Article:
One factor which can be argued to of had the biggest effect in terms of changing where parliamentary sovereignty resides in recent years is the EU. The UK initially joined the EC in 1973 since then the EC has become the EU and has also become increasingly more powerful over the UK as time has passed, the EU could even be argued to be supreme over UK statues and the UK parliament. This is shown in the factortame case in which EU law took precedent over UK wishes, allowing Spanish fishing boats to fish in UK waters, this was the first time UK law was scrutinized and removed by courts due to EU law contradicting these laws. Furthermore, being part of the EU ultimately is a way of binding the UK governments successors partly due to the fact that if the UK left the EU there could be major economic issues to follow as a large percentage of the UK’s trading takes place with European countries and secondly the UK would isolate itself from the rest of world leaving it possibly vulnerable.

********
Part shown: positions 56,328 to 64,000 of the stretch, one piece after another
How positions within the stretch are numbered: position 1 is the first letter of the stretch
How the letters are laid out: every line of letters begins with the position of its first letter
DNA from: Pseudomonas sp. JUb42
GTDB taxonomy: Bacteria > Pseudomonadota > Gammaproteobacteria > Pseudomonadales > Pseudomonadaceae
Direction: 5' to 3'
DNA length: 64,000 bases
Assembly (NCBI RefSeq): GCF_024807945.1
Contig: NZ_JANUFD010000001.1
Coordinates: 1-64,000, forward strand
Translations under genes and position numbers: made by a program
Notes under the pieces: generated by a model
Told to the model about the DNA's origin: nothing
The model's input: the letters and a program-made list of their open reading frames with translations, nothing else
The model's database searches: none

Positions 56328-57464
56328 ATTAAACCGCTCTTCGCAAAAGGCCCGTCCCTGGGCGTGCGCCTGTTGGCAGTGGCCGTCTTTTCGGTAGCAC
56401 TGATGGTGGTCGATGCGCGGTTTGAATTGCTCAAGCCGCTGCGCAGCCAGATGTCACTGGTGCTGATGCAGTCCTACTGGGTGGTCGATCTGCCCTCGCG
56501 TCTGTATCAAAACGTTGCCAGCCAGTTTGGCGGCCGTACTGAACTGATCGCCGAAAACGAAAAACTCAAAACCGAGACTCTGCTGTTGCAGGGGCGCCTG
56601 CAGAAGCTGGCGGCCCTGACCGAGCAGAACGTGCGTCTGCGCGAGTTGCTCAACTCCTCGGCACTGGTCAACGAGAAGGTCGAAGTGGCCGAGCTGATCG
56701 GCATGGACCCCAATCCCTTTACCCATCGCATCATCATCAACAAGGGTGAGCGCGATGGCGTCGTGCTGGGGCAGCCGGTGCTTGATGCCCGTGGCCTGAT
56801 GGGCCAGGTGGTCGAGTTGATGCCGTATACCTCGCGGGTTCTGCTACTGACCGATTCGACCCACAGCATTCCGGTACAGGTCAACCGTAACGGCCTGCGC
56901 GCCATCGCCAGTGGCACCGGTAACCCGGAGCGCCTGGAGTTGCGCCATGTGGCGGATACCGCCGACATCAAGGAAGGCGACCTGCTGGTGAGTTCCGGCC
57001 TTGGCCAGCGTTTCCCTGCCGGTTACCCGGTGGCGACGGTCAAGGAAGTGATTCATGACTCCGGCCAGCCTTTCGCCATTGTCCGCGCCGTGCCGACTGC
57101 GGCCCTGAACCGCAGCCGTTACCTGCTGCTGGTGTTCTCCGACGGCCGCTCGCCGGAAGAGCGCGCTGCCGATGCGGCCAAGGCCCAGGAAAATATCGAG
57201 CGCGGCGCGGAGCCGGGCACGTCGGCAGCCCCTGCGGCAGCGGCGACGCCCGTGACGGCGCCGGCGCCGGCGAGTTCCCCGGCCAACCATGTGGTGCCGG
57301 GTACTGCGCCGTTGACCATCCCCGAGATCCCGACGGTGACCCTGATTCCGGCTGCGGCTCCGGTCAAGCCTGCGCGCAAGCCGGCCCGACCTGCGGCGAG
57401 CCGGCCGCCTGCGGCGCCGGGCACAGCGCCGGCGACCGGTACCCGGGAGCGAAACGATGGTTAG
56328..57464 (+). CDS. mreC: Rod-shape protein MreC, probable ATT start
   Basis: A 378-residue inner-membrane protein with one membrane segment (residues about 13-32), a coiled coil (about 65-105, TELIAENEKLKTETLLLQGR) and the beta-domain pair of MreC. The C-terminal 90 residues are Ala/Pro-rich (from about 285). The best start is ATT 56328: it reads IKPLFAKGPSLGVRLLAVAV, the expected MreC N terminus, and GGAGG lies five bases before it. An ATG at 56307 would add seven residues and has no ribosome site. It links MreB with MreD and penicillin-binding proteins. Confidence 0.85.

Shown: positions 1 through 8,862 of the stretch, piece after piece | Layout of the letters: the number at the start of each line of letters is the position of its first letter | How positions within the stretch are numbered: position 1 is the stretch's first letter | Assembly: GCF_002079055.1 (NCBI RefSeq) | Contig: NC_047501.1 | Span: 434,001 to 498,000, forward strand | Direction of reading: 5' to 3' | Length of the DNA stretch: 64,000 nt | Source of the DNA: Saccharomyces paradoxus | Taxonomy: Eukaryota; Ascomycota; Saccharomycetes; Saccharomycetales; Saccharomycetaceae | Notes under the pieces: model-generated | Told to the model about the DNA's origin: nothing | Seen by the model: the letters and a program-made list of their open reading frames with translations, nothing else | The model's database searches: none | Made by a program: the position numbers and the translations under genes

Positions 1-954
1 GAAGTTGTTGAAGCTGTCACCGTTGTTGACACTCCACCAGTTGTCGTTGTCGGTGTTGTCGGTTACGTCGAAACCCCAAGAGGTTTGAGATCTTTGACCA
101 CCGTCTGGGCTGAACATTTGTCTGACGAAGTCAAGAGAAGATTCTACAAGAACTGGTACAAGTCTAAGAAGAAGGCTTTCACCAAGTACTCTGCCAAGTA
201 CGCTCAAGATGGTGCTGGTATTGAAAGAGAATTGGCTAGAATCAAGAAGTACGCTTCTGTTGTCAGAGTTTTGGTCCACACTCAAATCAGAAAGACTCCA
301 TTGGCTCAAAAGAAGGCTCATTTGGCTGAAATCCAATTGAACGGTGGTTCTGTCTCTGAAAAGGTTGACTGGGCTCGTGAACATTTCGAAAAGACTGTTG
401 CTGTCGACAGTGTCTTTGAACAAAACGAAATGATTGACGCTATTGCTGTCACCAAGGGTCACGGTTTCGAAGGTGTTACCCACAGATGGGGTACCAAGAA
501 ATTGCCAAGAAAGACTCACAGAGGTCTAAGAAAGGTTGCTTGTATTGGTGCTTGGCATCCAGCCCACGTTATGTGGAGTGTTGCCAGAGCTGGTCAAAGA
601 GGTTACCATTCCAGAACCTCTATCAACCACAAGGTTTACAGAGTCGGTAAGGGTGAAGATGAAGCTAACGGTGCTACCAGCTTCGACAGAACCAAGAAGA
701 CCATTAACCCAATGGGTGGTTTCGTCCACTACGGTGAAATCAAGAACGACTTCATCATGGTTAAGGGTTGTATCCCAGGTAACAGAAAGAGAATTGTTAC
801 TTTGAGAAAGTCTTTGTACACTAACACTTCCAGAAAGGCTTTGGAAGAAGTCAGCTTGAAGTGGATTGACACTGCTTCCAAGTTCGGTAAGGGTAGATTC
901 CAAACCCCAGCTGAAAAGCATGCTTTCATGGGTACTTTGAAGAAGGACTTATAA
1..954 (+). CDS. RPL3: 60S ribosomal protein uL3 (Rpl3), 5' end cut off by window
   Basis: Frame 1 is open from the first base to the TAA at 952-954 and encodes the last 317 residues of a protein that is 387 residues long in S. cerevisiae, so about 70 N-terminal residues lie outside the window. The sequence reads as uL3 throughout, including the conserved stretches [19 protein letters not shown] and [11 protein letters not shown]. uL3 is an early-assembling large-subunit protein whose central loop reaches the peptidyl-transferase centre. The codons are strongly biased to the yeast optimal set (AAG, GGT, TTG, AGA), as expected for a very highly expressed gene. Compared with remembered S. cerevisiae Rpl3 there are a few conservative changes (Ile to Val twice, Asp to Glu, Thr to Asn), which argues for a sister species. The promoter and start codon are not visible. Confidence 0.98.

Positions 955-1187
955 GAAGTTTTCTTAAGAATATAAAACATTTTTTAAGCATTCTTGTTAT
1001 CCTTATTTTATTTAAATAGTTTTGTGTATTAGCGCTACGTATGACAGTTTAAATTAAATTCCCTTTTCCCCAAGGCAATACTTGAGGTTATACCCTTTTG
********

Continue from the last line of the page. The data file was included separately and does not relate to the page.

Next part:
Due to the fact that all successors of parliament are now in theory bound to the EU, the location of sovereignty could be argued very reasonably as shifting to the EU, this makes the EU a direct threat to the UK’s parliamentary sovereignty. However the UK being part of the EU could be argued to increase the UK’s global influence and power as it is a international organisation which brings together many powerful sources of power from the world in effect creates a new source of ‘pooled’ sovereignty, this could be argued to have in fact very positive results for all members of the EU. Furthermore, if parliament does feel as if its sovereignty is being challenged and a government comes into power which disagrees with this, parliament still fundamentally has the right and power to withdraw from the EU at whatever time it wishes. Heywood argues that Parliament simply tolerates EU law and so still retains its own sovereignty efficiently. Finally the UK even has the right to veto certain legislation the which the UK does not want put into place within the UK, allowing another way for the UK to resist changes the EU may be trying to place in Britain.